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Cooking up a grief storm

Take one steamy kitchen window, one fiery oven or hob, a good dollop of sadness and a pinch of come on now grief spice.

I have no idea when or how it began, it just seemed to gather momentum and exploded right into my kitchen. It was like Vinted for emotions! I had swapped curling up on the floor howling in pain for stirring, mixing, baking, and chopping like a demon. I was not cooking for me; it was for anyone who might eat it! The huge void in my body didn't seem to want to consume food, and the cooking was a way of satisfying it without eating anything. I was managing on soup. Very delicious well chopped and bopped soup I have to say!

I often found myself concocting a vast range of starters, several meat dishes and a pudding (I am vegetarian!)

It then progressed to how many Asian dishes I could create, or if I could achieve countless layers of melt in the mouth cake, glued together with chocolatey buttercream frosting - and not a birthday in sight! All tried out on unsuspecting weight gaining visitors. My kitchen looked like it was riding the latest storm - storm Doris or Morris. I did create rich and mellow garlic tones with spicey aromas often inviting next door's cat over the garden wall to check for chicken! My fridge groaned with raw ingredients, my oven needed an industrial clean and I was wearing myself out. What was I doing?

There are three things I do when I begin to see a habit forming, I observe, I ask, and I manage the change.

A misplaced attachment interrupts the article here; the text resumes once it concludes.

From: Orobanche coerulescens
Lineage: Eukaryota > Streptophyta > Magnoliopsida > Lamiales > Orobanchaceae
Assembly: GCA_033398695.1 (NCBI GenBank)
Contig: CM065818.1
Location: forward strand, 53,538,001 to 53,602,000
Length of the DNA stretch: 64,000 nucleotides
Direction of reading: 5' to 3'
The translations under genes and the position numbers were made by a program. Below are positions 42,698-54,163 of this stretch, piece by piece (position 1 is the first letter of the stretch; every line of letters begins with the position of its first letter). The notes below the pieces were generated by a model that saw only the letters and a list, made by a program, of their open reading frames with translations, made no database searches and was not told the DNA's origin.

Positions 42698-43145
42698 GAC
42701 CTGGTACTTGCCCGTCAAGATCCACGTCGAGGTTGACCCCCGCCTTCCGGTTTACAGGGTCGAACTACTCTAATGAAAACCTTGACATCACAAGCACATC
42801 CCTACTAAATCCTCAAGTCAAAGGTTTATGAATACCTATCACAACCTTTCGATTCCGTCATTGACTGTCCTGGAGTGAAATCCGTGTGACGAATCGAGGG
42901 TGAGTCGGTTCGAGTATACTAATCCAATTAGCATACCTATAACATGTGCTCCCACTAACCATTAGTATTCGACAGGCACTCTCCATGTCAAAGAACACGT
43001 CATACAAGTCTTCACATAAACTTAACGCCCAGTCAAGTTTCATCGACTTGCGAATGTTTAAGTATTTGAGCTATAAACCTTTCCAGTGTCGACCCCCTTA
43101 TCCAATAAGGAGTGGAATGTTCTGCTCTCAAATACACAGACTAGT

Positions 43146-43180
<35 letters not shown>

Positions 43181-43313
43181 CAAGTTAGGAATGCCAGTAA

Observing me.

Observing yourself from a curious I wonder space . . . no criticism shame or blame, only wonder.

I chose two ways to observe me, one is writing a few words daily to create a love letter to my grief and another is to notice how much time I devote to cooking through my grief and to match that time with other things I enjoy - walking in the rain (just as well in the rain swept lands of Lancashire in the North); reorganising spaces; listening to drama on my iPlayer; reading and catching up on video calls. How about you? What do you find yourself doing to lift your spirits?

ASK myself or a friend.

Ask a good friend to hear your cooking up a storm story..

When my daughter began to complain that she could not get through all the food I was boxing up for her it raised some hidden fears - If I could not cook, what COULD I do? When I shared my story with a mentor I loved and trusted, she asked me to talk about the feeling of cooking and there it was, truly hidden in how I was feeling. I used to love cooking for Ant, I had a radio play in the background and a decent cup of coffee as I created food. I was trying to recreate that loving space to cover over the gaping grief loss I felt since Ant's passing.

I don't advocate swapping one feeling for another, and simply naming my feelings of loss greatly reduced the urge to cook. It came up again on Christmas day, I expected that as I miss my son dreadfully, so I limited myself to creating starters. I am learning to listen to the radio in different rooms too.

Manage the change.

When we feel the loss of someone through death, or an ending of a relationship, or even key role in our lives (my Dad had dementia and as it changed him, I felt the grief of losing bits of him while he was still here). I learned to surrender to my feelings as they emerged. When Ant died by suicide it took me many months and the help of dear friends to surrender and be with my grief. The first few months were completely numb with shock. It was after Christmas that I asked Spirit to help me to let go of the grief.

In resisting loss we try to hang on to every shred and cause ourselves more suffering and we have a greater sense of separation from love. When we surrender to our loss, sit with it quietly, alone or with a guide, the suffering readily moves through us. That is all we need to do to begin to make a change for the better. One small step.

Here is your free wellbeing guide Free Wellbeing Ebook | Anni Poole Coaching

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